The Shred:

When I get to review bikes, first impressions go a long way. With the Altitude, that first impression involved a shuttle lap on Teton Pass on a trail that I had spent most of the summer lapping on a downhill bike. Before I knew it, the lap was over – and that’s what stuck with me. There was absolutely no learning curve in figuring out how this thing wanted to be ridden, other than the fact that it begged to be ridden faster and faster as the trail got steeper and more twisty. In a nutshell, the bike wants to go really really fast, and it will do most of the work to help you hit those speeds.

At high speeds in technical terrain, the bike truly comes alive, but it's quite approachable for any mid- to high-level rider. In other words, you don't need to be a pro to harness its capabilities. Lily Krass photo.

As the summer progressed into fall, I got the chance to put the bike through its paces on more varied terrain, including lots of long pedal-access descents. I’m talking about the kind of riding you find in the PNW like in Bellingham and the I-90 corridor near Seattle: Long fire roads or easy singletrack climbs to gnarly and sustained descents. On the uphill, the bike feels light and poppy, doesn’t get hung up on technical steps and roots like many other long-travel bikes, and is light enough to leave some gas in the tank for later. With a moderately long reach, the climbing position is comfortably upright, so I didn’t have a problem with 3000+ feet of climbing in one go. Grinding up fire roads warrants the use of the shock’s climb switch, but hey that’s what those are there for, so why not?

Lots of bikes crave speed, especially any modern enduro bike. But once a rider hits those speeds, a great bike stands out from a good bike in how it handles when it comes time to do anything but go in a straight line. This is where the Altitude surprised me the most. Even at speeds that made me feel like Jesse Melamed (though I know I wasn’t even close), it still felt responsive and alive. That meant I could easily pick up the front wheel to manual through sections, pop and bunny hop over obstacles, and it would just lock into corners and shoot me out the other side facing the right direction no matter how fast or slow I entered. Throwing in a couple of pedal strokes had it rocketing away from features that had me hung up and forced me to slow down. The frame’s kinematics keep it supple in the initial stroke but plenty supportive when it comes time to put down watts, translating pedal input into direct forward motion with little to no energy loss. That quick acceleration really helps if you need an extra ounce of speed to clear a double or re-gain speed after a turn.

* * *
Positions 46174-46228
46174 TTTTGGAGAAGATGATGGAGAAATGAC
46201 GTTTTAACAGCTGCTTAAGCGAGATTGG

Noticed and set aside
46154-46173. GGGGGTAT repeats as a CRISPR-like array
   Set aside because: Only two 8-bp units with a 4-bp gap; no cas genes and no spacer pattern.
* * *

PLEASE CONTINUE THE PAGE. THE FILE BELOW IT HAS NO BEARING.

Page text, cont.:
Tying all those characteristics together, it’s clear the bike is designed to win races. It carries speed, re-gains speed, and the massive amounts of traction it offers make it forgiving enough to give the rider the confidence to blast down a trail with a decent margin for error. Again, we’re not all looking for the fastest time down the hill, but it translates to this bike being REALLY easy to ride, and in my book, that’s a huge win no matter what your intentions are.

Corners, berms, oh my. The Altitude has an uncanny ability to not only hold speed, but also re-gain in really really quickly after corners or other obstacles. Matt DiTullio photo.

So, what could possibly be wrong with this bike? It’s expensive. Like REALLY expensive. I know component choice is more of a personal preference, but at $6,999, I’d like to see some truly high-end components on the bike. How about a carbon handlebar or wheels? Or some Factory-level suspension? No complaints about any of the components, they are what I’d probably choose were it up to me, but for that price tag? Might be a tough choice, but with eight models of the bike to choose from, there are plenty of options for everyone's budget. 

The Verdict:

Out of all the bikes I rode in 2020, I decided to save the best for last. In a nutshell the Rocky Mountain Altitude might be single best do-it-all bike I’ve ridden to date. It excels at high speed in both scary technical terrain as well as your afternoon romp around the local XC trails. Hop aboard, and it welcomes with you with open arms and asks, “hey friend, wanna go fast today?” And my answer was yes. Every time. I’ll let you decide your own thoughts on the price tag, but after riding it for just a few months, that sensation of pure thrill at speed sure seemed worth it.